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Job Search Strategies for Recent Graduates

Job Search Strategies for Recent Graduates

1. Celebrate your degree and recognize your accomplishments

Congratulations, you’ve graduated! Take time to rest and celebrate your accomplishments. You’ve earned it! It is also a great time to prepare yourself to talk about the value of your education with employers. Reflect back on challenging moments, lessons learned, knowledge gained, and skills developed. Practice telling your story – it will come in handy for interviews and networking.

2. Research potential employers and opportunities

Start your search by identifying current vacancies advertised by job search websites (eg. Indeed, WowJobs, Government of Canada Job Bank, Glassdoor, LinkedIn etc.). But don’t stop there. Here are tips to take your job research further:

  • Instead of only searching for job titles (eg. “Project Manager”), research specific organizations and companies to determine if they are hiring. This may help you find work in a field of interest, even if the job title isn’t what you would have initially searched for on a job search website.
  • Be open minded when looking for your first job after graduating. Look past the job title and company name to the responsibilities and skills required. It may spark interest in a different industry and lead to more opportunities later on!
  • If you are looking for work in a particular industry, research related professional associations. These associations may have (virtual) networking events, webinars, information for prospective professionals, and a job opportunities page.

3. Tell your network you have graduated and are seeking employment

Let your connections know you are looking for work. You may find that someone will hear about an opportunity that you wouldn’t have known about otherwise! Reach out to:

  • Family and friends. They may know others that are hiring in roles that they themselves would not qualify for or have interest in but would suit you well!
  • Those you have connected with in the past but are not in touch with regularly. This could include: those you met volunteering, former employers/co-workers, and other professional or academic connections. Reconnect with acquaintances, while also letting them know that you have graduated and are looking for work.
  • Professionals you do not yet know. Networking with professionals in a field/organization of interest is a great way to learn more about opportunities and challenges in the industry. Keep in mind that this may not result in a job immediately. This is a long-term strategy, in which mentorship and professional development opportunities may lead to employment in the future.

4. Tailor your resume and cover letter for every job application

Your resume and cover letter should reflect the skills and qualifications emphasized in the job posting. Be confident in the skills you developed in your degree and co-curricular experiences, and express them clearly in your application documents using action verbs (eg. communicated, collaborated, organized).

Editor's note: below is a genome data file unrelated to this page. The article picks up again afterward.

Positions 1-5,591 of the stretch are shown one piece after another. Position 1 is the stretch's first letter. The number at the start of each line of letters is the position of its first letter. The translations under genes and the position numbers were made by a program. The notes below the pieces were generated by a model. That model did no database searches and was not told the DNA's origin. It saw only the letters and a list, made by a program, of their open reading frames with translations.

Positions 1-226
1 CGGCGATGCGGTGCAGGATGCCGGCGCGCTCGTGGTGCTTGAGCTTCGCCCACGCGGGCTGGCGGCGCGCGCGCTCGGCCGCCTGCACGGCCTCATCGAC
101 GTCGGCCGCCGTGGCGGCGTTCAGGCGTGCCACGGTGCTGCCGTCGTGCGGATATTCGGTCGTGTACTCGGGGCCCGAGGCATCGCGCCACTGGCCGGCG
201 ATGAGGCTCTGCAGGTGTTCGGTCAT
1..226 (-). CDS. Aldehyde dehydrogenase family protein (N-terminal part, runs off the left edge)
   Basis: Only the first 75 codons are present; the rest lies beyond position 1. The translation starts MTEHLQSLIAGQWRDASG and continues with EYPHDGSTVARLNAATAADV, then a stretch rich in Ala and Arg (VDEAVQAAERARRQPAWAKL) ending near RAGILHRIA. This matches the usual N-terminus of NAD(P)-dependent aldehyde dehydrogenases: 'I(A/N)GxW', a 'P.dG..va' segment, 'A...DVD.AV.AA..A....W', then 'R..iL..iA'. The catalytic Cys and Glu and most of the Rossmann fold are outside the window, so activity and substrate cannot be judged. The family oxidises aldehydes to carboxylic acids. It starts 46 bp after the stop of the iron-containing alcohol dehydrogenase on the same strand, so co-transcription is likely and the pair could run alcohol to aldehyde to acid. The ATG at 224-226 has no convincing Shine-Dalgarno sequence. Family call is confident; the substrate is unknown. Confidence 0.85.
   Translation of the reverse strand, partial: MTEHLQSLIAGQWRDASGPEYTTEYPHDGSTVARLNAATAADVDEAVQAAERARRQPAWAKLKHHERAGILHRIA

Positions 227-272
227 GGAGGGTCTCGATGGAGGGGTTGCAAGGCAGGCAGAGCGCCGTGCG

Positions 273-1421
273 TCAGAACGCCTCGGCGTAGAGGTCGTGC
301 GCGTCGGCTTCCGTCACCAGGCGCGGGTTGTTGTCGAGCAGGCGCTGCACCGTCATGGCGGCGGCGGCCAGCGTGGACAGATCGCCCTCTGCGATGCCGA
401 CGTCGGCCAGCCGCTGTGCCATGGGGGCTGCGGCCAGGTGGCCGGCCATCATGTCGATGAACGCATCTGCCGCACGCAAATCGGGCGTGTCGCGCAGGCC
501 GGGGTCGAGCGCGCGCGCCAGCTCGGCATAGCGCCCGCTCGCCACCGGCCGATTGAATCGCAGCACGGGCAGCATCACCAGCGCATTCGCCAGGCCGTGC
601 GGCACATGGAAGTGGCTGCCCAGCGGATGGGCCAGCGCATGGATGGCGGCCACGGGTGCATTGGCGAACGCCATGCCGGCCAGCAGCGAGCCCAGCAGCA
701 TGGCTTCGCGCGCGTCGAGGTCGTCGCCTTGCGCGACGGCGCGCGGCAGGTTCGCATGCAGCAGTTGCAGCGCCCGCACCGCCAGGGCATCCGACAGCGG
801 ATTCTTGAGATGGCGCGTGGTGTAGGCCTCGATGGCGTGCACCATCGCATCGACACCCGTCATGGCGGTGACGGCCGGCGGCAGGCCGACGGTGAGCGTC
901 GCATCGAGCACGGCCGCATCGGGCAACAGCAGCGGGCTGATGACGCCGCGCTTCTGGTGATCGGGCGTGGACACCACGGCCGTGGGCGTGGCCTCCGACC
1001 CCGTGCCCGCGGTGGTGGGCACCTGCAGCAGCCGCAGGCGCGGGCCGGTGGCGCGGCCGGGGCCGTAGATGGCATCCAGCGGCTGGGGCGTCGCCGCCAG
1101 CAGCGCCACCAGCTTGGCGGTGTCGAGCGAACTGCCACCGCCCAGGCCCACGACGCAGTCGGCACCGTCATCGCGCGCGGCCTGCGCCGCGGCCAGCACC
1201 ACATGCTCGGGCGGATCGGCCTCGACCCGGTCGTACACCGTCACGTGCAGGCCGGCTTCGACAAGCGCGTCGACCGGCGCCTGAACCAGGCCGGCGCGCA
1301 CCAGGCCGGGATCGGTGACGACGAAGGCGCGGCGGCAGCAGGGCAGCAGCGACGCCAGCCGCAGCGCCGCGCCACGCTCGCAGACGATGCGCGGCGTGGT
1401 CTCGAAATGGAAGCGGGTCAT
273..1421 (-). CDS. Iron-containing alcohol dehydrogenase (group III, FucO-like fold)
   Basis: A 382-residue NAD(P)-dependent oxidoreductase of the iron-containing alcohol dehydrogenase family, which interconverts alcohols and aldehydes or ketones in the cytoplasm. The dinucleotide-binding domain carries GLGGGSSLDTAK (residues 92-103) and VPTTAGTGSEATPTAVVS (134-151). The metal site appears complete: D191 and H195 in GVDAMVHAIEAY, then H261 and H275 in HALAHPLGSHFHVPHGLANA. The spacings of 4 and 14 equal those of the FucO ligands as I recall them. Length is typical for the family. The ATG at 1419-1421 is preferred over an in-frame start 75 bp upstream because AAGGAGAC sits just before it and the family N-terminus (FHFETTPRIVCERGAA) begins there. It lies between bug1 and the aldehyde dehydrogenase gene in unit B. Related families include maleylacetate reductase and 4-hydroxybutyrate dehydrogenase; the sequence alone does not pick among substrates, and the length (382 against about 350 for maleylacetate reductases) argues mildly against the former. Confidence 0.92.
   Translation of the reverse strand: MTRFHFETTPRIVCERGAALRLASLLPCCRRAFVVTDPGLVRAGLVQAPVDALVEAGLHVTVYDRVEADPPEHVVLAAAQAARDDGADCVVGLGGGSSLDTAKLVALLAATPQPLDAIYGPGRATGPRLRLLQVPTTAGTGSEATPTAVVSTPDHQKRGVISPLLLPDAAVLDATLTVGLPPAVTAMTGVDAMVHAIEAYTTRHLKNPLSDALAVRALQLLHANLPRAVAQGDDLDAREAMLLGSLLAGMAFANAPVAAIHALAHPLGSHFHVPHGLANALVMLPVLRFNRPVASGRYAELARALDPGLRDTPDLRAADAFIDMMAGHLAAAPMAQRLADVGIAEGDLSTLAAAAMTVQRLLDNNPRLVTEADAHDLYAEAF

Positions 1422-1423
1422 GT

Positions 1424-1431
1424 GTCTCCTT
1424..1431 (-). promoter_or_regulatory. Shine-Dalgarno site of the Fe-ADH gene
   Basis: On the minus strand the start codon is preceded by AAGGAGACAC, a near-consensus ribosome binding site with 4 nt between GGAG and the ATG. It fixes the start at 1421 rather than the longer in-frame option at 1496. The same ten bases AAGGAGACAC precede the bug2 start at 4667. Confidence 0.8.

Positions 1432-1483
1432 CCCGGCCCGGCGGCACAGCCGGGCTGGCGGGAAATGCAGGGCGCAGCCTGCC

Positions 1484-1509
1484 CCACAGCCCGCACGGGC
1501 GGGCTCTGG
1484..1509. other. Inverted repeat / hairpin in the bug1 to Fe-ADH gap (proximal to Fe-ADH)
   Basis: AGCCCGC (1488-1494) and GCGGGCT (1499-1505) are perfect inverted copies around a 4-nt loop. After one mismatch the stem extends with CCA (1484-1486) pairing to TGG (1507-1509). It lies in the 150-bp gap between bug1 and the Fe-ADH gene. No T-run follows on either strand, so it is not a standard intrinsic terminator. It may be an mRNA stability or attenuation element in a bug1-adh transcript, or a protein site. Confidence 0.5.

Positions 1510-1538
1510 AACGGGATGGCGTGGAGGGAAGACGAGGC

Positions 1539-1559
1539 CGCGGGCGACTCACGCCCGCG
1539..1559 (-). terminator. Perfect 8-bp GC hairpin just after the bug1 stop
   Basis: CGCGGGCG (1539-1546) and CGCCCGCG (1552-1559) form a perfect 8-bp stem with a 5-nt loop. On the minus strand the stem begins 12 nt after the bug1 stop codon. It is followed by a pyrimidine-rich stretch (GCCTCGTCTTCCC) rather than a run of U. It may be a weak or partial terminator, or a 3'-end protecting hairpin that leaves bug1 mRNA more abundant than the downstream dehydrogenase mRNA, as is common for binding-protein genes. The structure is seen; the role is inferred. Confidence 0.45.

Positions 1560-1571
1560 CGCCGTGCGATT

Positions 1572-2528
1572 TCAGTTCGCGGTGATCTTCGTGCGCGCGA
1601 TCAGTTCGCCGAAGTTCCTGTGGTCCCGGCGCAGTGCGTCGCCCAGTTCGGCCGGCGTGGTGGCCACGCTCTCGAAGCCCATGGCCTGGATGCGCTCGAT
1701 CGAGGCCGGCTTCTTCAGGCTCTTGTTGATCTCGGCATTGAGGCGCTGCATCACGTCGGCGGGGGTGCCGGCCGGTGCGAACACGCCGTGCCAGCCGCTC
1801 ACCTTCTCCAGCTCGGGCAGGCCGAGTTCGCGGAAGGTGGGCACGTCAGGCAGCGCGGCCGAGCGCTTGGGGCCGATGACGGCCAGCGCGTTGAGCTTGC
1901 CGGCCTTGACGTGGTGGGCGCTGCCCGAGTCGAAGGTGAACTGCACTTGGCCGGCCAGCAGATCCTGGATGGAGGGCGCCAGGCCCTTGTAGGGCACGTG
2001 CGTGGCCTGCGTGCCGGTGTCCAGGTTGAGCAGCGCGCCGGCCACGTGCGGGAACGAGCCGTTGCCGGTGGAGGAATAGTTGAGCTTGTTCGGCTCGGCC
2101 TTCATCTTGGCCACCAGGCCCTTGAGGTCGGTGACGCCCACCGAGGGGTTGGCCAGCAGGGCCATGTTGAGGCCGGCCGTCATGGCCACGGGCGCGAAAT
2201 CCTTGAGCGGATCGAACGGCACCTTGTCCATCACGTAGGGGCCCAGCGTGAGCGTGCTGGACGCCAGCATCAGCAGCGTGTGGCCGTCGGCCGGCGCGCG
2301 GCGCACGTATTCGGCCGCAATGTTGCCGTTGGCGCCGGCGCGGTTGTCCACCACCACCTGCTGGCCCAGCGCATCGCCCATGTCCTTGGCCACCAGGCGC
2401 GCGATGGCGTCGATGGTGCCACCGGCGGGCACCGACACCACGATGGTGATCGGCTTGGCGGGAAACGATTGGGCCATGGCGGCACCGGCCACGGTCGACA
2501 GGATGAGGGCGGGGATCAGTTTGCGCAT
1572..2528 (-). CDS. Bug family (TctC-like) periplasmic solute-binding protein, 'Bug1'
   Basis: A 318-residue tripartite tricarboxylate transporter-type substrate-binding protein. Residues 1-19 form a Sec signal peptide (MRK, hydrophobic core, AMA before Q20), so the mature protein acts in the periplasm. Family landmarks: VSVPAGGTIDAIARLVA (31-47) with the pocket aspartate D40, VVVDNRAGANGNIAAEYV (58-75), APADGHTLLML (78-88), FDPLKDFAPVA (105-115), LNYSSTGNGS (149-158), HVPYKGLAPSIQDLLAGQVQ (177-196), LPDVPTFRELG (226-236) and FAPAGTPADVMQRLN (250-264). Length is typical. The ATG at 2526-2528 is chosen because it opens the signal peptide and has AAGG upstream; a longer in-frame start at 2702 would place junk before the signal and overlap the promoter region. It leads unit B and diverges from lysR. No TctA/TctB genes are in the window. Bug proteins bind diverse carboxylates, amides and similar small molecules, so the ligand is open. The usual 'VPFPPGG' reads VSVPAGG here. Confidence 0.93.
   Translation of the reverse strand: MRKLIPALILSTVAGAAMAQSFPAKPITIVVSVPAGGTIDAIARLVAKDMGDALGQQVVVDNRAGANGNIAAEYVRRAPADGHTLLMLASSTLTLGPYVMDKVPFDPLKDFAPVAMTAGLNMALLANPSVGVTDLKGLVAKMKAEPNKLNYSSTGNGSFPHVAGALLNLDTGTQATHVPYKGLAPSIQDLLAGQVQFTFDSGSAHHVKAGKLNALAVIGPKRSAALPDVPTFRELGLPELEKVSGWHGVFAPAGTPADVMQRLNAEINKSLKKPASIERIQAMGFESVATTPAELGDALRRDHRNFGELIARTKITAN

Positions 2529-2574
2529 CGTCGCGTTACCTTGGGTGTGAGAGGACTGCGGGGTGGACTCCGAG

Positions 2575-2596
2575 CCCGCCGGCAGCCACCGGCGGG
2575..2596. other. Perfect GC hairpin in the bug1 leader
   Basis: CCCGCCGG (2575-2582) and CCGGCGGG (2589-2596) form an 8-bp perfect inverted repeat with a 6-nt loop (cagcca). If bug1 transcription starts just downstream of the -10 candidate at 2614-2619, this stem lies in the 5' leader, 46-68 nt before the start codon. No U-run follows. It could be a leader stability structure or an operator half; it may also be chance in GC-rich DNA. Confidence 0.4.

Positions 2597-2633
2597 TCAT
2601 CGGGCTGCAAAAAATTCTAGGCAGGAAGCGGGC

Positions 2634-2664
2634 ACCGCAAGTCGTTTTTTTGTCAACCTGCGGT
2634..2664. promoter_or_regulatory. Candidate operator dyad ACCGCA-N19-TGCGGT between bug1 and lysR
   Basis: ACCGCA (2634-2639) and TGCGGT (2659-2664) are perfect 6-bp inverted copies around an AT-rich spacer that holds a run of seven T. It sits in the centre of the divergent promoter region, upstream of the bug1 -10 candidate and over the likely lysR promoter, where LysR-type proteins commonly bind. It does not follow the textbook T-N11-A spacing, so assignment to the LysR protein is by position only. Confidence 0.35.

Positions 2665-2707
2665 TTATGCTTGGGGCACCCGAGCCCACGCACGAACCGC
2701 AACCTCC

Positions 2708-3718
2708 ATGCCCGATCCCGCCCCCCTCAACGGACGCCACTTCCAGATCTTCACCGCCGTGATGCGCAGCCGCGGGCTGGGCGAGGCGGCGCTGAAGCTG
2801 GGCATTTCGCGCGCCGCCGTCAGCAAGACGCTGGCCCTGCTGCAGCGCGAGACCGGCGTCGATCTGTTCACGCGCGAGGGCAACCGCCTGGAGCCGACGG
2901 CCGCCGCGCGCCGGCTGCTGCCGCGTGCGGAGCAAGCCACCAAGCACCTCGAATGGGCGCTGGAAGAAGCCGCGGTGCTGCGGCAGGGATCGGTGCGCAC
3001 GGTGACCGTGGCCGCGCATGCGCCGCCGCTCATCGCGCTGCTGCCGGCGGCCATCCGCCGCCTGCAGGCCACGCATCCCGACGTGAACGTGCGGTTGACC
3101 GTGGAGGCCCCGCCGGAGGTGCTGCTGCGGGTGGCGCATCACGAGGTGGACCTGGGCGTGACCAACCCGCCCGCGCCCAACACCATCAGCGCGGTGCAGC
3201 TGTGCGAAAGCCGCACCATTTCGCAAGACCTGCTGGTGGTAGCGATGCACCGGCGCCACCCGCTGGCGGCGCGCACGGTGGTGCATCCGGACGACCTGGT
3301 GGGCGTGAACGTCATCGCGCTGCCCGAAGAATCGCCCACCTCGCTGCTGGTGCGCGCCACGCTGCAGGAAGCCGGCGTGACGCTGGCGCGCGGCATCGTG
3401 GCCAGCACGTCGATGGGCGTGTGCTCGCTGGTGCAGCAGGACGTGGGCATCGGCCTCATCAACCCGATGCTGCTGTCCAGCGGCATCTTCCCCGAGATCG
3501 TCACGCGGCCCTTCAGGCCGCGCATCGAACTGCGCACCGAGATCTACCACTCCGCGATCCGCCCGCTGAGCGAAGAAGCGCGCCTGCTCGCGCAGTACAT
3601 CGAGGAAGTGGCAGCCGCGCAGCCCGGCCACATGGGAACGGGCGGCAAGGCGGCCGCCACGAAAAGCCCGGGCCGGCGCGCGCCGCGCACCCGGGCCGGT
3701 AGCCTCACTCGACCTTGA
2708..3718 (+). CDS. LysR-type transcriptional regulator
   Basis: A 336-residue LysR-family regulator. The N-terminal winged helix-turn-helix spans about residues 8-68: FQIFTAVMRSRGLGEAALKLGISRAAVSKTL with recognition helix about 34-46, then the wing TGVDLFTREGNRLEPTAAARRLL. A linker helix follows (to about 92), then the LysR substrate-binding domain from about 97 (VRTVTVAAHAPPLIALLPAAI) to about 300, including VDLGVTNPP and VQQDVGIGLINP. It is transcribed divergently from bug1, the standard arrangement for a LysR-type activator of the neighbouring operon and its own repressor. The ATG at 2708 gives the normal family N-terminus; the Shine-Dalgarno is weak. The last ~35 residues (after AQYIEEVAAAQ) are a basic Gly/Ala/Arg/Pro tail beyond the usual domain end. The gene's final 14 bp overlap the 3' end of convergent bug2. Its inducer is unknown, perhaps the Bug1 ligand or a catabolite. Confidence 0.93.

• Showcase your skills and experiences in your resume and cover letter. However, the focus should be on demonstrating the value that you can add to the organization. Think about how your experiences and skills demonstrate that you are the best fit for the role.
  • Catch any typos, spelling/grammar mistakes, or misunderstandings by asking someone else to read through your application before submitting. Resume and cover letter appointments are available to alumni through CUE Career Services – reach out to have your resume and cover letter reviewed virtually!

5. Apply on the company’s website

Using third-party websites to apply to a job might be convenient, but it is not always effective. Apply directly through the company’s website and follow their specific application instructions. Every company is looking for different qualifications, characteristics and experiences, and your application should reflect that.

  • Don’t disqualify yourself from positions. You do not need to match every skill and qualification listed on the job posting. If it is a position that you are interested in working in and that you have the foundational skills to complete, apply.
  • Keep a screenshot/copy of all job postings that you applied to. Often job postings are removed prior to the interview, and it is helpful to reference the job description while preparing for the interview.

6. Focus on what you can control

You cannot control the state of the economy or job market when you graduate. Focus instead on what you can do to prepare for your career and employment search. No matter the state of the job market, you have agency in your career.

  • For example, you may not control if an employer hires another candidate. But you can reach out to the Human Resources department to request feedback in order to improve your resume, cover letter and interview for your next application.

If you would like assistance in your job search, including resume, cover letter and LinkedIn reviews, interview preparation and practice, and career advising, contact the Concordia University of Edmonton Career Services Advisor at careerservices@concordia.ab.ca.